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Sharp is a Japanese electronics manufacturer.

During the late 1980s and into the 1990s they produced a series of personal digital assistants (PDAs; also known as "organizers" or “pocket PCs”) devices - early mobile devices are the predecessors of smartphones and tablets. 

Sharp also produced related devices known as wapro (Japanese language word processors, also sometimes called “electronic typewriters”) that can be considered early laptops.

Several of these Sharp devices contained some of the earliest examples of emoji-like characters, many of which found their way onto other Japanese emoji sets and eventually into Unicode.

Above: images from the Sharp Zaurus PI-4000, as recreated by @gingerbeardman.

These devices include the the PA-8500 (1988), WD-A521 (1990), WD-A551 (1991), Zaurus PI-3000 (1993), Zaurus PI-4000 (1994).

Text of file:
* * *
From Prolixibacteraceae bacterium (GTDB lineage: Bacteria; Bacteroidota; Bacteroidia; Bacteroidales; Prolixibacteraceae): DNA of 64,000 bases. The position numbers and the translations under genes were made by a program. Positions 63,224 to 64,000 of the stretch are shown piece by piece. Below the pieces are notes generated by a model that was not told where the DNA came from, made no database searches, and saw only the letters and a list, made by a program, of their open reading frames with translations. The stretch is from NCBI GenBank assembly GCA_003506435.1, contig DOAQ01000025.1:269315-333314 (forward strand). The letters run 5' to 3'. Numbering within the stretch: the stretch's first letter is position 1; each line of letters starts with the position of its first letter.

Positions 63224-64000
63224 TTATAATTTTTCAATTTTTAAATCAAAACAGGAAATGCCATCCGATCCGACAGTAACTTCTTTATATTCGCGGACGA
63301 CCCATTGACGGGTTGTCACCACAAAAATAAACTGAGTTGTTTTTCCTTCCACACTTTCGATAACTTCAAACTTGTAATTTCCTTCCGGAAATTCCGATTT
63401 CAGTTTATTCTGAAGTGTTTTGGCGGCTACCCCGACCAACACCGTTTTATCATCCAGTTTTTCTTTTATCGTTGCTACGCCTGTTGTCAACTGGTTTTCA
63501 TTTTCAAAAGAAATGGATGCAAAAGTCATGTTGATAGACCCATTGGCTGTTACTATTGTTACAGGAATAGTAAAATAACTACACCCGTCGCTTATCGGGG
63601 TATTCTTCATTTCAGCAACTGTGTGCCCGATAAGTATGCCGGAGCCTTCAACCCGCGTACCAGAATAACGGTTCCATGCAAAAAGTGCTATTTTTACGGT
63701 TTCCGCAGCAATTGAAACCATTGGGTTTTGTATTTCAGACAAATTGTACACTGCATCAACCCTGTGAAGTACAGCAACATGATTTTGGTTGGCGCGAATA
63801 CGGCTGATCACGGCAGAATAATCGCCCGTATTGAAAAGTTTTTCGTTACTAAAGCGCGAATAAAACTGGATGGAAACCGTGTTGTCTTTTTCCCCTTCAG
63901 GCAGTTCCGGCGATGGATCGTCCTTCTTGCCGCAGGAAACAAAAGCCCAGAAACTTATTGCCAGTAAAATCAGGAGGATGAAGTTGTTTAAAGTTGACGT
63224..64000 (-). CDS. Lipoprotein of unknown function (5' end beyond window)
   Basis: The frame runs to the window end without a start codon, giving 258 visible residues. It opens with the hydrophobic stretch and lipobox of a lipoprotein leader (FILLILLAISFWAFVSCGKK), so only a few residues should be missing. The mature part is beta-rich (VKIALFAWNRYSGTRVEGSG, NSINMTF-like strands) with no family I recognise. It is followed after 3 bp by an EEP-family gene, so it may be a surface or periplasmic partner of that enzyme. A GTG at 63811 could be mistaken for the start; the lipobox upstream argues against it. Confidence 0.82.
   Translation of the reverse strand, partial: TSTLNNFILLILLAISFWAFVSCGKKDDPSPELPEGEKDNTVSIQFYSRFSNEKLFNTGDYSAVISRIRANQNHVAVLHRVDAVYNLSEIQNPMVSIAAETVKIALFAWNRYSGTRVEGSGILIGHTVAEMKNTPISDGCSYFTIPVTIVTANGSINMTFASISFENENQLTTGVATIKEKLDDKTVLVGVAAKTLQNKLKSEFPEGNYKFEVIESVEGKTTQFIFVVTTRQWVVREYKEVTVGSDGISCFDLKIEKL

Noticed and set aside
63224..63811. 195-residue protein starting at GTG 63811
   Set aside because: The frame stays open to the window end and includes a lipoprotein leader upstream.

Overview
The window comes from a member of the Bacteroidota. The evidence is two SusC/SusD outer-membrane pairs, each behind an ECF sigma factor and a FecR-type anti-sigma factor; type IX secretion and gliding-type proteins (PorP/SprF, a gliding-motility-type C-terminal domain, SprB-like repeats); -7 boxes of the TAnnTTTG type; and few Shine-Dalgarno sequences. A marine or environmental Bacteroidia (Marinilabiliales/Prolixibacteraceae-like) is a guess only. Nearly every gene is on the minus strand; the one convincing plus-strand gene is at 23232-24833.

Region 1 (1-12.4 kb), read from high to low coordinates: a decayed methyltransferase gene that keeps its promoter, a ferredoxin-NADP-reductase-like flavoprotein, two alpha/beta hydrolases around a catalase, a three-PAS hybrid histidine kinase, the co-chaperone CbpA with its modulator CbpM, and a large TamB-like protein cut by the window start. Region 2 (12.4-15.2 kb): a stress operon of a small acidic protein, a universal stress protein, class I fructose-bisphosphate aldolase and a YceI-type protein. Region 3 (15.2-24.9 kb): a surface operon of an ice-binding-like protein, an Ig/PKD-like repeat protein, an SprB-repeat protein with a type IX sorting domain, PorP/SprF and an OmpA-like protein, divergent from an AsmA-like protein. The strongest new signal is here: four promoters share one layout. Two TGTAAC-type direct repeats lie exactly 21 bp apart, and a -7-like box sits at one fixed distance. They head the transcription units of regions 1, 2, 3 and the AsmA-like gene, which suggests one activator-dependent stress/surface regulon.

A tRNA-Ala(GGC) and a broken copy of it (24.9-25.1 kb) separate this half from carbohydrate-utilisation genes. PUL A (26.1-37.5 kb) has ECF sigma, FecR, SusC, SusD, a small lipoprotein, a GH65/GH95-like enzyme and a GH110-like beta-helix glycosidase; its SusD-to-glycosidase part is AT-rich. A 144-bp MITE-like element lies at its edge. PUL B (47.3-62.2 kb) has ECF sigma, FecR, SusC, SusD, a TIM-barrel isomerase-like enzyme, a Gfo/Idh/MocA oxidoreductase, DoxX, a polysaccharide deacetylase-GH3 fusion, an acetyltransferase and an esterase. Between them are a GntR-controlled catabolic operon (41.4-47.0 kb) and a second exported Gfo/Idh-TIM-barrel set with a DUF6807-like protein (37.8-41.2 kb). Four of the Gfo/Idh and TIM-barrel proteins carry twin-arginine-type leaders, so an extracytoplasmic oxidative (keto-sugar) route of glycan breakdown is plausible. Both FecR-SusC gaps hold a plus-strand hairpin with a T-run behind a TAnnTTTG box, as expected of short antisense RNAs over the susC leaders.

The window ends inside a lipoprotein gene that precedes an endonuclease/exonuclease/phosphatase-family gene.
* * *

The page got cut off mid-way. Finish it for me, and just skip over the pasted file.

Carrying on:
Above: images from the Sharp PA-8500, as recreated by @gingerbeardman.

The emoji-like symbols found on these devices predate the earliest known emoji sets designed for mobile phones from Softbank (1997) and Docomo (1999), as well as Docomo’s Pocket Bell pager (1995).

Note: Each emoji in the Sharp emoji sets has been mapped to their modern Unicode codepoint, despite these sets existing before Unicode emoji standardization. Additionally, several emojis from these sets do not have a modern Unicode equivalent.